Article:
Nouriel is very good at summarizing and at recognizing policy dilemmas. So good for you for linking to him.

      Michael Hudson? An idiosyncratic Marxist with a grudge. Not that he has nothing to say, but he slices the baloney wiy an qgenda in every cut. There are other ways to describe the same stuff which don’t involve so much finger wagging.

      Your final question? Kinda like rsm, hiding behind questions when one lacks the knowledge (or courage) to make a statement. So I’m glad you haven’t made your usual mess, but you still have a ways to go.

      1. baffling

        you give too much credit to roubini. I used to listen to him, once upon a time. but over time, you realize he is not really insightful, but a broken clock. he has called for 10 financial crashes in the past decade. he got one right. but that is simply because he predicted the same crash during the previous two decades.

        1. Macroduck

          Rbaffling,

          Nouriel has built himself a niche in public which doesn’t alway play well with those who have a full grasp of events. It’s a personna thing. His professional work is not usually like that. The guy knows his stuff.

          Full disclosure – worked with him for a while on his behind-the-paywall stuff.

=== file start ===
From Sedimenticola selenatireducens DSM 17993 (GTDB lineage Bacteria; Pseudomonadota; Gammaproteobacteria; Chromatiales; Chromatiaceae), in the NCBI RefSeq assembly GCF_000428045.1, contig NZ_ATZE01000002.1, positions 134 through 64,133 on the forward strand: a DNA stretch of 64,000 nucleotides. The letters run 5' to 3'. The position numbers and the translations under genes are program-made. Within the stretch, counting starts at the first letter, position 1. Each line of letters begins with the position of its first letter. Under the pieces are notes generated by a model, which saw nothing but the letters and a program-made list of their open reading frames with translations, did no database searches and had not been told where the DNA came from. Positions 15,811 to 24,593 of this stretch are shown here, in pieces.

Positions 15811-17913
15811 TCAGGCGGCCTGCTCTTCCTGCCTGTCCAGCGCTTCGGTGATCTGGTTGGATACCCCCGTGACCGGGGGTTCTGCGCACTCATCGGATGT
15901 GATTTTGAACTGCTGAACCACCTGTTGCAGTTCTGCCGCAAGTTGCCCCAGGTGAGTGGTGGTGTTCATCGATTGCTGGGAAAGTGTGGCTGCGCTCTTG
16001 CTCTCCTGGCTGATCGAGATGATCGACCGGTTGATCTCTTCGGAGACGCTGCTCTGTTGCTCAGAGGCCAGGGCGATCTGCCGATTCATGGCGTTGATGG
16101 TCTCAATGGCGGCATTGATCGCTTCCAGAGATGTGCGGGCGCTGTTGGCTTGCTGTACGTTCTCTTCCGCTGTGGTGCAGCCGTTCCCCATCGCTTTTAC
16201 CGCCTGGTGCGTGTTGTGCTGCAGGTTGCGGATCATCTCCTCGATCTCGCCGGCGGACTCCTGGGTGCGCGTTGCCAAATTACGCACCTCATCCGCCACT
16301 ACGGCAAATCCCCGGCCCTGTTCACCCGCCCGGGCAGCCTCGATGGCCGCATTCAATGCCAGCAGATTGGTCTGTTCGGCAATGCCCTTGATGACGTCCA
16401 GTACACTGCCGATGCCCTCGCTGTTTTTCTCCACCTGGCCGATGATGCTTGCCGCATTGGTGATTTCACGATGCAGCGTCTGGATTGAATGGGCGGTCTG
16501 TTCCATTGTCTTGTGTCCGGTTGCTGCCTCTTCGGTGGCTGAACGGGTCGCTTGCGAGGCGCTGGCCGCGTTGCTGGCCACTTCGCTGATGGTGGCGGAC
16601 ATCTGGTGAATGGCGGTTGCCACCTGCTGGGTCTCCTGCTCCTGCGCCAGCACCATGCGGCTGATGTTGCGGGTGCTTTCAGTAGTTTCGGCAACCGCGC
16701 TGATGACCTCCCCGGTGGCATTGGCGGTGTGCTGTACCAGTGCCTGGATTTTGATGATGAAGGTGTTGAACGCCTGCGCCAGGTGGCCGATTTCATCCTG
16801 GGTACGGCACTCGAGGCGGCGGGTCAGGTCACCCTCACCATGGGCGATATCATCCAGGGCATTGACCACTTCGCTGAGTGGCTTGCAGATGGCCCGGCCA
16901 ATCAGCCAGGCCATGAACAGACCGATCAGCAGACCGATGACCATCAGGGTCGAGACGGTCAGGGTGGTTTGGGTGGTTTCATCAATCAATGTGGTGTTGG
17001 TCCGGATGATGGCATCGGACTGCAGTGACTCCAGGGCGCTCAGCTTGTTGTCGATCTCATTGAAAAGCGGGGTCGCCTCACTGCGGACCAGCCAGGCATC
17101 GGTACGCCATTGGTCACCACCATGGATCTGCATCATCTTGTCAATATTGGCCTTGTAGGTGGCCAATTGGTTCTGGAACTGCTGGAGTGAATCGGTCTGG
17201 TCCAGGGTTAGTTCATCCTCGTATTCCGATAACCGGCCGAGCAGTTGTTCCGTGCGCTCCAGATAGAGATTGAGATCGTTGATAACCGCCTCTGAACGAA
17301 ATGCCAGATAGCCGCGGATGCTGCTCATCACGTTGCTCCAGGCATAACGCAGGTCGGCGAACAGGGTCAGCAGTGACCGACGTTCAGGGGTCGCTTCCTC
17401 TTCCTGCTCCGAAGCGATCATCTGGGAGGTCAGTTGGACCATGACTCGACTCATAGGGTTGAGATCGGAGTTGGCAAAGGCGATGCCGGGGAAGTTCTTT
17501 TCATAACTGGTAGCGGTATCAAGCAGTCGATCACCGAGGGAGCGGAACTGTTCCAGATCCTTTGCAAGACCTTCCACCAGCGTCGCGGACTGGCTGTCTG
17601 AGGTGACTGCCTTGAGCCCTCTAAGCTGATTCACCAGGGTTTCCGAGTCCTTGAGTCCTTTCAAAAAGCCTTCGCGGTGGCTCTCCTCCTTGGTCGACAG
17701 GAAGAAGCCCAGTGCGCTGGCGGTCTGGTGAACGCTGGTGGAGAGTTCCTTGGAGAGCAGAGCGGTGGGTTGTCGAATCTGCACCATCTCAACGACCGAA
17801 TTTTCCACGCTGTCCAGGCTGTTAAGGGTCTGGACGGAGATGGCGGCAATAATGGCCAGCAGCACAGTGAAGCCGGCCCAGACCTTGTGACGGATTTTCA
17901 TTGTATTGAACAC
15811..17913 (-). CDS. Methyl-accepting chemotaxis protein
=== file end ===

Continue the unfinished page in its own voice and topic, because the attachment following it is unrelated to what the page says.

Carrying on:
1. baffling

            I don’t doubt that he knows his stuff. but he lets his confidence override his knowledge. at least when interacting with the public. like I said, at one time I would listen to what he had to say. but over the years, I have found that what he has to say is more about how he feels the world should operate, not how the world actually operates. too often, the message is that the world is simply wrong. I don’t find that type of information helpful, as an investor. every time I listen to him, I walk away thinking my best course of action is to stuff all my cash under the mattress. just not that helpful, imo. I understand the contrarian view, as I am more susceptible to that viewpoint myself. but I also understand, over a 10 year window, the bull beats the bear. every single time. roubini is great at telling you when and how to get out of the market. he just can’t tell you when and how to get back into the market.

    3. Barkley Rosser

      JohnH,

      Sorry, but your Hudson link is just plain nuts. For those not wanting to waste their time he argues that this invasion of Ukraine by Russia is really a war by the US on Germany. Really? Really? Do not think so. He makes this claim about “last Wednesday” that has you all excited.. But it looks like what has him making this claim is the Putin demand for payment in rubles for gas. But that demand has since collapsed, a fact you seem not to have picked up on yet.

      Sorry, your claim is just vacuous bs.

    4. pgl

      “Is the free lunch starting to come to an end?”